Interxion suffers security breach, customer contact details exposed

Graham Cluley

Interxion suffers security breach, customer contact details exposed

Data centers

European data center services giant Interxion is informing customers that it has suffered a security breach, which has seen hackers access contact information stored in its CRM about corporate clients and prospects.

In an email seen by this website, and sent to affected customers this weekend, the company explained that it became aware of the security incident in December that saw a hacker access Interxion’s CRM system and run a report that contained information on as many as 23,200 contacts.

Interxion email

Exposed information included the names of contacts at customers and prospects, their job titles, email addresses, phone numbers and other details.

“The business contact information that was accessed consisted of contact person’s names, job titles and (business) contact details such as (business) email addresses and phone numbers.”

“No financial or other sensitive customer data was accessed, or is stored within this system. We emphasise that this incident only affected Interxion’s CRM system and did not impact or involve any of the data centres or services that Interxion provides. No actions are required by you or any of our other customers and prospects regarding this incident.”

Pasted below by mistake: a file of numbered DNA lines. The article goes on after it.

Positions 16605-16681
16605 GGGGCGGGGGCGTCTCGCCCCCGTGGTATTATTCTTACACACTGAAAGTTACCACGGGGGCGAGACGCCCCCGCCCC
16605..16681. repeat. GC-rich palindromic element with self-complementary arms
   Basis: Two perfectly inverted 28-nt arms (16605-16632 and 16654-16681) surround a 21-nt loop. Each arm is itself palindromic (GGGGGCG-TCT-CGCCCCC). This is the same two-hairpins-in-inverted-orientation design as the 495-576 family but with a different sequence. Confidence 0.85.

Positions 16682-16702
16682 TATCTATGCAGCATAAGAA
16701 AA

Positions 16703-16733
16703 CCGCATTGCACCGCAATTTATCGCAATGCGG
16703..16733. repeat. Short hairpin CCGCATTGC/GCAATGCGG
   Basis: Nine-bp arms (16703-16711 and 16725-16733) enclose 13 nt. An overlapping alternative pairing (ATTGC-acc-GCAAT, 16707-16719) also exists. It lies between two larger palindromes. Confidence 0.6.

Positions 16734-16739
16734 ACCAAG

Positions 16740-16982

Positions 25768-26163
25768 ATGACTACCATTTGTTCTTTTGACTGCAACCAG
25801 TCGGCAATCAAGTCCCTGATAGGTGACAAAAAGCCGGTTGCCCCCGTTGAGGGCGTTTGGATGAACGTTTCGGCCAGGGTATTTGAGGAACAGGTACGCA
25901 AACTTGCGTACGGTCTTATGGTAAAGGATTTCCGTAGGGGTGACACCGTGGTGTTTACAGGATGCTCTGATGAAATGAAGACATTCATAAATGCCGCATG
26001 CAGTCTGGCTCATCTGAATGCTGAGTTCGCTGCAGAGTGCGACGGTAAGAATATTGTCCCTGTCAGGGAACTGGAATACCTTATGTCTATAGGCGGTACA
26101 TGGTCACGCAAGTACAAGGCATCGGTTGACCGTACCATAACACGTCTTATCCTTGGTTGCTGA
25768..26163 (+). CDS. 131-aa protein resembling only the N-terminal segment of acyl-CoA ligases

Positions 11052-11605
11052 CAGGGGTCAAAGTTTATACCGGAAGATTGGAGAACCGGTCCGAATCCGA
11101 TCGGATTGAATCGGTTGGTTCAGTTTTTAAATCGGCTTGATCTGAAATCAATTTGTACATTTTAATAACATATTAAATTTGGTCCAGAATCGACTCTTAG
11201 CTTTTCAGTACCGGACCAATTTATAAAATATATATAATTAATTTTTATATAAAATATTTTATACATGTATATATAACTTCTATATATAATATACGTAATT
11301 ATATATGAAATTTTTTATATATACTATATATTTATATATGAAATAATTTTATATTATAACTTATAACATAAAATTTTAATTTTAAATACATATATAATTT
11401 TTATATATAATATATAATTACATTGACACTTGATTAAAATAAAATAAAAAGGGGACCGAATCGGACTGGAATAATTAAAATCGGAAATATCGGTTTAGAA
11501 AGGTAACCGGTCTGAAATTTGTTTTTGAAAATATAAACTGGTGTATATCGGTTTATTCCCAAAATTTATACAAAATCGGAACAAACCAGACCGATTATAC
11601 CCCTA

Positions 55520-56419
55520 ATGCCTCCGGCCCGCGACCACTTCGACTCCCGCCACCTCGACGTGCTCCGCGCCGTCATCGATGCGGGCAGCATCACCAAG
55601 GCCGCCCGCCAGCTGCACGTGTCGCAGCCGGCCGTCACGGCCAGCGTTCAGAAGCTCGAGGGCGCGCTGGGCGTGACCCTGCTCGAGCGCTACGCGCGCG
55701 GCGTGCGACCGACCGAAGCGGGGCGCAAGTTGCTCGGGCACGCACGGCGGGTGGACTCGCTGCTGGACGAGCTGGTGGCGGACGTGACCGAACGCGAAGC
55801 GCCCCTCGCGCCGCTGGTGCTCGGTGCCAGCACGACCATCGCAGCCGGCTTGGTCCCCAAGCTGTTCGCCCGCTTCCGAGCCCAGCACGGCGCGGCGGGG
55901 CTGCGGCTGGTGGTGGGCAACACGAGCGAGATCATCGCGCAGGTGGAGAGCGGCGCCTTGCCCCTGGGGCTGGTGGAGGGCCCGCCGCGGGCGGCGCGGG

At the time of writing details of just how many Interxion customers and prospects are affected by the hack has not been made public.

In his email to affected customers, Interxion’s newly-appointed UK managing director Andrew Fray says that steps have been taken to harden the information stored in its CRM:

“Upon learning of this incident Interxion collaborated with our CRM supplier and has worked closely with our security team to ensure that all CRM information is secure. Measures have been taken to address this specific vulnerability. We have also informed the authorities in all of the appropriate jurisdictions.”

“Interxion proactively monitors these issues in real-time using the latest security techniques, and we have a strong track record of protecting our systems and CRM customer data. We will continue to take appropriate measures to ensure the integrity of our IT systems and
protocols.”

Although it’s fortunate that further sensitive information was not stolen, there still remains the possibility that online criminals could use the information to contact Interxion’s business contacts and carefully-crafted phishing campaigns and other attacks.

If you do business with Interxion it would seem to me to be wary of any unusual communications you receive, and contact the company if you are in any way uncertain whether a communication from the firm is legitimate or not.

Graham Cluley Graham Cluley is a veteran of the anti-virus industry having worked for a number of security companies since the early 1990s when he wrote the first ever version of Dr Solomon's Anti-Virus Toolkit for Windows. Now an independent security analyst, he regularly makes media appearances and is an international public speaker on the topic of computer security, hackers, and online privacy. Follow him on Twitter at @gcluley, or drop him an email.

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